Prevailing Wages: What You Need to Know

Published by: NJ Laborers on 01/09/2012

Enacted in 1931, the federal Davis-Bacon Act established the concept that a community prevailing wage should be paid on government-funded construction projects. Its purpose is to give all contractors equal opportunity to bid and win government contracts, and to ensure that the government will not undermine working conditions and wages that are prevalent in a particular region.

The Davis-Bacon Act and state Prevailing Wage Laws have been a bulwark of the construction industry and a great economic resource. They have resulted in decent wages, benefits, and a better standard of living for construction workers and local communities. They also benefit taxpayers by encouraging higher standards of safety, professionalism and productivity on the job-site, and by reducing government welfare expenditures. When prevailing wage laws are properly enforced employers and their employees are taxed on the full wages they pay and receive, creating additional tax revenues.

Despite the broad public benefits it generates, there seems to be a lack of understanding and indifference towards the prevailing wage law among many local and state agencies. Their failure to effectively monitor the projects they bid and award allows unscrupulous contractors to construct an inferior product and skirt their tax obligations. This leads to higher repair and maintenance costs and reduces the tax base of their communities, forcing local residents to pay higher taxes.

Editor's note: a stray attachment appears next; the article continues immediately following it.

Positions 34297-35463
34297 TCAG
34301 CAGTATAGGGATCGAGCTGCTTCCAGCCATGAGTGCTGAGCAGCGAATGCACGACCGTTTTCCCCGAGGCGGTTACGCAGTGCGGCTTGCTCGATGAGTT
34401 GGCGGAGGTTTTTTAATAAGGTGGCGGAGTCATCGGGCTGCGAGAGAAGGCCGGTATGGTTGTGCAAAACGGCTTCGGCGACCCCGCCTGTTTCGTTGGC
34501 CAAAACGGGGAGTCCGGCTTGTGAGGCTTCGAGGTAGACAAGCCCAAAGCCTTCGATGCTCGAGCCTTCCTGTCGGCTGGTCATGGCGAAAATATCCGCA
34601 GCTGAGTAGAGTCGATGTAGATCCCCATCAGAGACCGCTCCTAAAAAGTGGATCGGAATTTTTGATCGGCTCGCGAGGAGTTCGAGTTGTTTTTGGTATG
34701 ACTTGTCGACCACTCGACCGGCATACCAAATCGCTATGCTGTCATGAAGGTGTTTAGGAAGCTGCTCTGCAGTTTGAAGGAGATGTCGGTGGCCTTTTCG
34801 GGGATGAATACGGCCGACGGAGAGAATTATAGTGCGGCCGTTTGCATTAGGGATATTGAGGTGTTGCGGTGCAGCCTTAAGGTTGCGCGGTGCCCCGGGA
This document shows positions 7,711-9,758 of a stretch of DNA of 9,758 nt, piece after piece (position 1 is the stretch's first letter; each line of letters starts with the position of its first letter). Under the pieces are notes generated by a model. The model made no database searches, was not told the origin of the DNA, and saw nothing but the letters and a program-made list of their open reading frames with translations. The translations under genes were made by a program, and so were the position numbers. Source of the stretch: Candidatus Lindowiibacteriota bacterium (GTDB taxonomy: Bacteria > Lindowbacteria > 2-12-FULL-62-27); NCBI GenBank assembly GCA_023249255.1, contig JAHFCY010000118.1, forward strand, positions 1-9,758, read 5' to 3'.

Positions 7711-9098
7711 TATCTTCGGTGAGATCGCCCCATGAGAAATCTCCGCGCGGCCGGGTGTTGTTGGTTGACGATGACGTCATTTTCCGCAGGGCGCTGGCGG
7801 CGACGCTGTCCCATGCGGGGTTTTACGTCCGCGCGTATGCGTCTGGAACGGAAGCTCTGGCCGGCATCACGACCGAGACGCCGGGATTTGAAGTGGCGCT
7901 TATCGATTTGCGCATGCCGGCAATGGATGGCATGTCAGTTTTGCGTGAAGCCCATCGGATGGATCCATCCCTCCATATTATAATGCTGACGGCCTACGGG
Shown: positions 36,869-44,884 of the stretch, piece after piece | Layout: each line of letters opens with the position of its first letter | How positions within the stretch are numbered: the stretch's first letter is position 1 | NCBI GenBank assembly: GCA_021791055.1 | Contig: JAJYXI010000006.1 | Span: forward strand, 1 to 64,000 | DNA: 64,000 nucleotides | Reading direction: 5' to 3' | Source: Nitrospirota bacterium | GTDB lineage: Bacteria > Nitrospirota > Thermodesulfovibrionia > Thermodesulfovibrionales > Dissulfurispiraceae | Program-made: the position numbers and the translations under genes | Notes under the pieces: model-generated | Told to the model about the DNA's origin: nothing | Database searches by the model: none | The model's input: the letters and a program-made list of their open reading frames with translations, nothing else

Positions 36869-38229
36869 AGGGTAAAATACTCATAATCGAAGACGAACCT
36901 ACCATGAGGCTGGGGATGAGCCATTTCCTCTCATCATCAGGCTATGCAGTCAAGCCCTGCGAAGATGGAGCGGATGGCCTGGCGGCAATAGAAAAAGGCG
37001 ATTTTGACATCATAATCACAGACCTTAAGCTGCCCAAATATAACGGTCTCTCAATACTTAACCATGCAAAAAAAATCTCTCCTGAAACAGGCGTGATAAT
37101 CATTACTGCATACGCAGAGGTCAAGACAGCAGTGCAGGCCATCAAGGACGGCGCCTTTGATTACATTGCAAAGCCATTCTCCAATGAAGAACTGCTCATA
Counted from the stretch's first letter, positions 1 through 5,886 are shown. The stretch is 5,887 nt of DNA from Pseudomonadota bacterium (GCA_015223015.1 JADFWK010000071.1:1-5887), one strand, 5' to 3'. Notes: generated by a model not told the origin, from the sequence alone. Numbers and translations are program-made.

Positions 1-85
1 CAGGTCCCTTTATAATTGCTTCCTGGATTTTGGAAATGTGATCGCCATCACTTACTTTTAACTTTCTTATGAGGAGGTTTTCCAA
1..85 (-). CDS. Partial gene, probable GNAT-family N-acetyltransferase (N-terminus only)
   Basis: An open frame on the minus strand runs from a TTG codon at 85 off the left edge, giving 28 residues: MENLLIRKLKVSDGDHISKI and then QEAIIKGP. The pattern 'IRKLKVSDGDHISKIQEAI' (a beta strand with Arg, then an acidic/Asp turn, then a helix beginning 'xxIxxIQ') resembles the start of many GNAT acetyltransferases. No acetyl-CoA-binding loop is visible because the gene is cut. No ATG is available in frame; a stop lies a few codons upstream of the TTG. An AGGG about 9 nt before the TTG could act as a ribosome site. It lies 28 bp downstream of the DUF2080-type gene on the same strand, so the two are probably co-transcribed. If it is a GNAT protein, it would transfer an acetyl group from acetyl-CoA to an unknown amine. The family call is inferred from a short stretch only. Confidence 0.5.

Quick Facts about Prevailing Wages

  • Since 1913, New Jersey law has required contractors to pay workers on public building projects no less than the compensation that prevails on similar projects in their geographic area. The law applies to state government, all levels of local government, and every instrumentality or agency of the state or any of its political subdivisions.
  • Every public body is required to receive a determination from the Dept. of Labor on the specific prevailing wage rates to be paid to each trade on every project it bids. Also, the project contract is required to stipulate the applicable wage rates for workers on the jobsite.
  • The Prevailing Wage Law encourages the provision of health care and pension benefits to all workers, union and non-union alike, and the enforcement of state and local tax laws, thereby promoting both tax fairness and the collection of appropriate government revenues.
  • School construction projects paying prevailing wages have a higher employment multiplier effect than jobs paying less than prevailing wages. One study indicates that every 1000 New Jersey school construction jobs that receive prevailing wages will lead to 566 other jobs.
  • Prevailing Wage laws level the playing field for all contractors. By standardizing wage rates, productivity and fair profit margins become the key components to successfully bidding public work.
Publication Date: 
Monday, January 9, 2012 - 16:15